Wednesday, April 24, 2013

Brewing: India Black Ale

Mixed additions of Simcoe, Centennial, Zythos, Columbus

I don't know what to make of this style. Your preferred taste on a Black IPA, or whatever you choose to call it, seems to either fall into the "slightly roast, chocolaty-I want it black for a reason IPA," or the "straight up IPA that is simply black and chalk full of dehusked malts." Unless you have a recipe that you love and will never defer from, I say it is best to play around with both and take away or minimize based on your hop/ yeast selection. Hop selection is just as important to me as a pound of dehusked carafa or a quarter pound of chocolate.

Your yeast choice is a fun thing to play around with also. Cali Ale or American Ale accentuates those hops, but also can hammer the roasted grains if used in heavy quantity. A choice that I have played with is Wyeast Thames Valley. It is definitely more malt driven, but it really can round out the malt profile and provide a nice plum flavor. Using a Rye Malt with this yeast is nice.

I am using the Breiss Midnight Wheat for the first time with this recipe. I am falling into that Black for Black sake here, but we'll see what happens over the dank, piney bittering hops on top of the a heavy amount of Centennial.

Pablo Neruda 
Ah Vastness of Pines
Ah vastness of pines, murmur of waves breaking,
slow play of lights, solitary bell,
twilight falling in your eyes, toy doll,
earth-shell, in whom the earth sings!

In you the rivers sing and my soul flees in them
as you desire, and you send it where you will.
Aim my road on your bow of hope
and in a frenzy I will flee my flock of arrows.

On all sides I see your waist of fog,
and your silence hunts down my afflicted hours;
my kisses anchor, and my moist desire nests
in your arms of transparent stone.

Ah your mysterious voice that love tolls and darkens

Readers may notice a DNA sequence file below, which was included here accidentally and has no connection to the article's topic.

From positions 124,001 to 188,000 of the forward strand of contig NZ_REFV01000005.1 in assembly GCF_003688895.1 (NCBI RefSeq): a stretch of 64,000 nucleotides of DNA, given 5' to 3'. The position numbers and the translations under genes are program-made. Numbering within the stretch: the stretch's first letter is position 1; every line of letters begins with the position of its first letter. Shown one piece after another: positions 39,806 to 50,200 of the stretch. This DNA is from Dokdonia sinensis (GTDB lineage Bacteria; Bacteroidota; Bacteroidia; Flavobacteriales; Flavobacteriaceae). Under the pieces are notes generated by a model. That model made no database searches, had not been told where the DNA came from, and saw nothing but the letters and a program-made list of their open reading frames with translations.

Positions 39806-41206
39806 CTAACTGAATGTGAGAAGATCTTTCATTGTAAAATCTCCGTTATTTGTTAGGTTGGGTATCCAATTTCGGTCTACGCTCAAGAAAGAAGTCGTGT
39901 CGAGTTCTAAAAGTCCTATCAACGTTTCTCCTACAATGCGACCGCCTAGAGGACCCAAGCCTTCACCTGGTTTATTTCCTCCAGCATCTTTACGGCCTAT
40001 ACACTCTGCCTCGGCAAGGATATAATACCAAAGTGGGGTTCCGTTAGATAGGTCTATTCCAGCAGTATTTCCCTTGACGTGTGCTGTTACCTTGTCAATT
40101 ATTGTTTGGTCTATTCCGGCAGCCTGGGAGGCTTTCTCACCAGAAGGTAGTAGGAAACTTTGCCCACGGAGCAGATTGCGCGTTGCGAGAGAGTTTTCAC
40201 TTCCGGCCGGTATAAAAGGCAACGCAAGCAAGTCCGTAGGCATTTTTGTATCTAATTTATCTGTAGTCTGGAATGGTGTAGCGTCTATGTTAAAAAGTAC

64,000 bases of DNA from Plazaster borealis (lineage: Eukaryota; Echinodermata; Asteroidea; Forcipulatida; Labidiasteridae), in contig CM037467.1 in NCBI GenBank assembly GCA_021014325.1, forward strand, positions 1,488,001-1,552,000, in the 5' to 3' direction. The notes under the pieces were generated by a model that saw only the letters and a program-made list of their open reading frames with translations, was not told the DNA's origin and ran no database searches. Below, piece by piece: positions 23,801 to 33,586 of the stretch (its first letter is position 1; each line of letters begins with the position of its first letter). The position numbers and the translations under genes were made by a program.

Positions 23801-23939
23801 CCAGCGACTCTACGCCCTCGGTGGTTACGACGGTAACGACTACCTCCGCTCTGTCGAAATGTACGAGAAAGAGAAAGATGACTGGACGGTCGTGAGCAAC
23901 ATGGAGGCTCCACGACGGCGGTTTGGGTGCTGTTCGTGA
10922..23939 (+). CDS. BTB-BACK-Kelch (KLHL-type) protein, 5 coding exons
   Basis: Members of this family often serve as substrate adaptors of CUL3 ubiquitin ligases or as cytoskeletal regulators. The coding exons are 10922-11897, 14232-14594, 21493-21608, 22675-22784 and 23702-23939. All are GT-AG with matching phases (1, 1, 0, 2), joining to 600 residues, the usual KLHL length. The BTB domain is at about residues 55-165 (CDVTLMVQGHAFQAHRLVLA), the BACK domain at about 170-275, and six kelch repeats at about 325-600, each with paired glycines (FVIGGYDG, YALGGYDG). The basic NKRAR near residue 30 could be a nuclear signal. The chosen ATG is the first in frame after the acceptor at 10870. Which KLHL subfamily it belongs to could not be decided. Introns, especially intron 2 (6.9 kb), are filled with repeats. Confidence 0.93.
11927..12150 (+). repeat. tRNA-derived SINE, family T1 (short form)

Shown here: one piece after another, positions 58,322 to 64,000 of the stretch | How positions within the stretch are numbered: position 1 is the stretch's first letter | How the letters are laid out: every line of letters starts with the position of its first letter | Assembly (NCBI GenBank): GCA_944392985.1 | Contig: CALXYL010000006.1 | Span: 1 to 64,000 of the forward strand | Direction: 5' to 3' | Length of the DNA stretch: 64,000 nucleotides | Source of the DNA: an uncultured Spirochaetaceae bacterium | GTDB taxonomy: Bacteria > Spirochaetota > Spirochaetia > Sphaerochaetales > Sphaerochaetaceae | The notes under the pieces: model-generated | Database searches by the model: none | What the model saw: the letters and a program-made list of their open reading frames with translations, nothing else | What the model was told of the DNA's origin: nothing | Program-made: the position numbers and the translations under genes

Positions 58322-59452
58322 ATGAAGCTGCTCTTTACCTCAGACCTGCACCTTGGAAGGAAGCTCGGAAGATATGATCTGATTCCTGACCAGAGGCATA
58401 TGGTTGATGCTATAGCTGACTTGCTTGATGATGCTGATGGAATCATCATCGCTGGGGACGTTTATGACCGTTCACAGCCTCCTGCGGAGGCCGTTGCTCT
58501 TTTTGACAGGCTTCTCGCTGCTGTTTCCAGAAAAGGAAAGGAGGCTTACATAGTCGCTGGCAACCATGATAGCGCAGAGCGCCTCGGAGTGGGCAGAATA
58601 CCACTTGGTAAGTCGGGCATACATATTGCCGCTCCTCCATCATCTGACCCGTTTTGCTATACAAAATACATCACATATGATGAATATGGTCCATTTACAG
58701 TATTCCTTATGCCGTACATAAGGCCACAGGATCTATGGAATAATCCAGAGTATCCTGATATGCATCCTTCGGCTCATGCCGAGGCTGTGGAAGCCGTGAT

in the resonant and dying evening!
Thus in the deep hours I have seen, over the fields,
the ears of wheat tolling in the mouth of the wind

India Black Ale
60 Min Mash, 60 Min Boil
Breiss 2 Row, Crystal 40, Midnight Wheat, Carafa II (Special), Turbinado
Columbus, Simcoe, Zythos, Centennial
WLP 001: Cali Ale

Wednesday, April 17, 2013

Tasting: Petite Saison

The second of the last of my "Birth" series brews has finally surfaced. I brewed a very simple Saison with Vienna and Pils malt and Styrian Goldings and Saaz hops 2 months ago. This beer was mentioned in my last post as part of a brew competition for Earth, Bread and Brewery in Mt Airy, PA. I still have not seen the tasting notes from the judges, but I was pretty annoyed by them. They were something along the line of, "Can't pick out the taste. And Something weird about this." I don't doubt that it was a bit different. Vienna Malt saisons aren't something that I commonly, commercially see. Regardless, I was so diligent with this beer. I ramped up fermentation a few times and let the French Saison yeast rip through the wort. On bottling day I absolutely loved it and I can't say that I toot my own horn like that very often. I also sound like a complainer and can't take criticism. I am just pretty pleased with the result.

I love this yeast strain. I nice dry peppery finish. The Vienna Malt provides a nice semi-sweet, biscuit-like taste, although it was as dry as can be without overdoing it. It was a very simple recipe that I will make over and over. I think switching up the hops and doing single hop treatments will be nice alternatives. It is highly carbed at 2.9, and the head never settles. I have about 25lbs of Pilsner Malt left from 70 pounds. This beer only took about 8 pounds of grain and 2oz of hops, so I think that a 10 gallon batch within the next few weeks will happen or it will end up being part of the "Afterbirth" series.

Petite Saison
1.042 SG/ 1.006 FG
90 Min Boil
Vienna Malt, Pilsner Malt
Styrian Goldings and Saaz Hops
Wyeast 3711: French Saison